A timeless, “triumphant” (Entertainment Weekly) story of healing and recovery from the victim of a crime that shocked the nation: the Central Park Jogger. Shortly after 9:00 p.m. on April 19, 1989, a young woman jogs alone near 102nd Street in New York City's Central Park. She is attacked, raped, savagely beaten, and left for dead. Hours later she arrives at the emergency room—comatose—she has lost so much blood that her doctors believe it’s a miracle she's still alive. Meet Trisha Meili, the Central Park Jogger. I Am the Central Park Jogger recounts the mesmerizing, inspiring, often wrenching story of human strength and transcendent recovery. Called “Hero of the Month” by Glamour magazine, Meili tells us who she was before the attack—a young Wall Street professional with a promising future—and who she has become: a woman who learned how to read, write, walk, talk, and love again...and turn horrifying violence and certain death into extraordinary healing and victorious life. With “moments of unexpected grace and insights into life’s challenges….Meili’s story—the story the public never knew—is unforgettable” (The Buffalo News).
An examination of one of the biggest rape cases in decades reconstructs the attack on the Central Park jogger; presents interviews with gang members, police, witnesses, and other victims; and discusses the trial. 25,000 first printing.
Traces the near-fatal 1989 attack on a woman and the media frenzy and public hysteria that culminated in the wrongful convictions of five teens, in a report that analyzes regional class and race struggles and the failures of local government and law enforcement.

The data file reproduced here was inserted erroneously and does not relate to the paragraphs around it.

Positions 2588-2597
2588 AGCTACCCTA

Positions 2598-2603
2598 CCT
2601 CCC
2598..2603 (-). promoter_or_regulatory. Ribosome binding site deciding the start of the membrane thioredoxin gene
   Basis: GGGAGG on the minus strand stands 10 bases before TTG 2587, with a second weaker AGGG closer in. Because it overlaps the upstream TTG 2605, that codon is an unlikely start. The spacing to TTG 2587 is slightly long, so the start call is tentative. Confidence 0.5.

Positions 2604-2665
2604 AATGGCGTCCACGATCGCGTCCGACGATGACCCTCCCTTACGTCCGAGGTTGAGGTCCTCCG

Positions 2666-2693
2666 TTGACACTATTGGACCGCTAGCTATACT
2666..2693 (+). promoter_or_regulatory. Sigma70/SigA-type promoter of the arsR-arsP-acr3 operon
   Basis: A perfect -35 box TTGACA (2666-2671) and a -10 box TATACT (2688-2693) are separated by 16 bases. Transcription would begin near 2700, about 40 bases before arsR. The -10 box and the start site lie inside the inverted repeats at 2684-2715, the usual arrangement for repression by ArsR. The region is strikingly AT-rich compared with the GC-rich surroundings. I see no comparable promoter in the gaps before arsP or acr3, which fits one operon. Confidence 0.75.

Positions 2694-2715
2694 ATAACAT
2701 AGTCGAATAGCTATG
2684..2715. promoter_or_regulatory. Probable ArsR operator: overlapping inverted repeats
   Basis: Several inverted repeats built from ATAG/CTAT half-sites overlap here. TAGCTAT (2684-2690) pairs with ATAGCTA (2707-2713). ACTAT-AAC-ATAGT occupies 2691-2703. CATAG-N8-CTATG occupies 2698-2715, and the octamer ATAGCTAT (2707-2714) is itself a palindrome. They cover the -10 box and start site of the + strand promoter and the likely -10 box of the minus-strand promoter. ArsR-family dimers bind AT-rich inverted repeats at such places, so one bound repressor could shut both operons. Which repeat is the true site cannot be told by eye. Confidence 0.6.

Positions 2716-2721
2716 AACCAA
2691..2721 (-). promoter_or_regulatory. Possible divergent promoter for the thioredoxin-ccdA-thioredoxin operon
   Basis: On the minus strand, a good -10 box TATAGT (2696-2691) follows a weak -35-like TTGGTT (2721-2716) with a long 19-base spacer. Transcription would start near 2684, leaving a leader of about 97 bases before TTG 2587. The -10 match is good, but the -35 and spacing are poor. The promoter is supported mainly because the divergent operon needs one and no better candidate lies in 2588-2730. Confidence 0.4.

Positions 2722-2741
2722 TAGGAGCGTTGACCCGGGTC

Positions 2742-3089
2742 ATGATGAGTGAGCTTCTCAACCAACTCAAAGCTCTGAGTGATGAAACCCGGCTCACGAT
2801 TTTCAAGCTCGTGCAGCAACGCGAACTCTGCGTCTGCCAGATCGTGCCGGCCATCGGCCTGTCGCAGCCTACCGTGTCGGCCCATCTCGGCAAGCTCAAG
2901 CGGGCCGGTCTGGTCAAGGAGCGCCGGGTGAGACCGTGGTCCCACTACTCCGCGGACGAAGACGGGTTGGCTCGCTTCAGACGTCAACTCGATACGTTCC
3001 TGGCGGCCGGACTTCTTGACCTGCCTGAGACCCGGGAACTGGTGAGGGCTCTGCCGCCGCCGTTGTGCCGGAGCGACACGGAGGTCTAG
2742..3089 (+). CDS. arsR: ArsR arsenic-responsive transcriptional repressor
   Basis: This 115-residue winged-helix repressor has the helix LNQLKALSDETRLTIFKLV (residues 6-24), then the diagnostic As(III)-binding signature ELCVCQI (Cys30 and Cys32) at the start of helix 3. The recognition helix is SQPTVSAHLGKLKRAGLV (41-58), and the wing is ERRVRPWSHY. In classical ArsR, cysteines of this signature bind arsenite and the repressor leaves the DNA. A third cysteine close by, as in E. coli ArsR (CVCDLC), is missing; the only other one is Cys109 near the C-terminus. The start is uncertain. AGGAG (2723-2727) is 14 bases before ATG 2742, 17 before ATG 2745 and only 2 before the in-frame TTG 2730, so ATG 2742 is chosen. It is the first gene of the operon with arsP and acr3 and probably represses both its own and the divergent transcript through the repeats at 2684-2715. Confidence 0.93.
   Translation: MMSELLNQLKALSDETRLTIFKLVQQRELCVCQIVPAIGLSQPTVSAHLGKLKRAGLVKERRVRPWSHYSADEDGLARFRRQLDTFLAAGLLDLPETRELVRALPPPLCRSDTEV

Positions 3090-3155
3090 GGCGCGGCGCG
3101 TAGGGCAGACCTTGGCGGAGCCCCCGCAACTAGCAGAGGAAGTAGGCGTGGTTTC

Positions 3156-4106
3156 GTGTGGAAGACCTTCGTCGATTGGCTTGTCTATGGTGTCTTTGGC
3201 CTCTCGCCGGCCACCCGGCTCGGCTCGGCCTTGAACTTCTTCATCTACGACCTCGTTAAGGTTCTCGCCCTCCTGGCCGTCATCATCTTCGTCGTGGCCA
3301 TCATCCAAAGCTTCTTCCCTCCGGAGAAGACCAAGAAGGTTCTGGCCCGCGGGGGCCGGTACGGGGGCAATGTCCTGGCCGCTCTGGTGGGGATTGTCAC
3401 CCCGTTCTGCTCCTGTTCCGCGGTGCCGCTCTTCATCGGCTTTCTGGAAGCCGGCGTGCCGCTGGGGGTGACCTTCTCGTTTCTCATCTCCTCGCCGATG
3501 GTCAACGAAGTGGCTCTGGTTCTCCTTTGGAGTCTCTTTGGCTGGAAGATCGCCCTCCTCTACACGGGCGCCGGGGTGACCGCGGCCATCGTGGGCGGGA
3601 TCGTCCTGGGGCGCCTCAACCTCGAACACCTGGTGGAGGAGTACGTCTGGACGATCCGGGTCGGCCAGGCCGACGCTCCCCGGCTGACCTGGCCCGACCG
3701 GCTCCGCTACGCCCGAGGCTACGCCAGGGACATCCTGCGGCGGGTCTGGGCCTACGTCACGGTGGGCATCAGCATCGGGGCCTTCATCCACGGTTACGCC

The book is the story of Matias Reyes who confessed to the rape of the Central Park Jogger and his connection to the Central Park Five heretofore unknown as told by the attorney who represented him and the attorney's opinion the Central Park Five had, in fact, attacked the jogger along with Reyes who was there as a result of his friendship with Steve Lopez who was one of those originally accused but not convicted. The author re-discovered a tape given to him by the District Attorney in 1989 as part of the discovery process in which Reyes confessed as part of a police interrogation process to all crimes he had committed without ever mentioning the Central Park rape which he admitted to some twelve years later. In that tape, which the author had completely forgotten about over the years included a description of young man named "Steve" with whom he had committed several robberies and a rape. His description of "Steve" was very detailed which included curly hair and a small scar on Steve's right cheek. Lopez had been fingered by the Central Park Five as the most vicious of the attackers but he never admitted to it. Consequently he was never charged with the rape of the jogger but he did plead guilty to the attack upon a male jogger for which he received a four year sentence. The author contends that these facts are strong circumstantial evidence that the Five had actually attacked the jogger . The author substantiates his claim with pictures of Lopez as he looked when he was arrested in 1989 and descriptions of the area where Steve lived and his friendship with Raymond Santana, Jr. who was one of the CP5. Matias Reyes was on the scene not by coincidence as contended by the authorities but as a result of his criminal association with Steve Lopez. The book is divided into two parts the first describing Reyes' reign of terror as the East Side Rapist and includes very graphic descriptions of his attacks on the women he raped and a more graphic description of a murder scene. It also contains Reyes' full confession to the crimes he committed alone and with "Steve". Part two is devoted entirely to an analysis of the Central Park jogger case including evidence presented by the Office of the District Attorney as to the reasons for their decision to exonerate the CP5 and the reasons submitted by law enforcement for insisting they had arrested the right persons. The concluding chapters detail the author's reasons for believing the CP5, Steve Lopez and Matias Reyes had, in truth, attacked the jogger and that their protestations of innocence were false.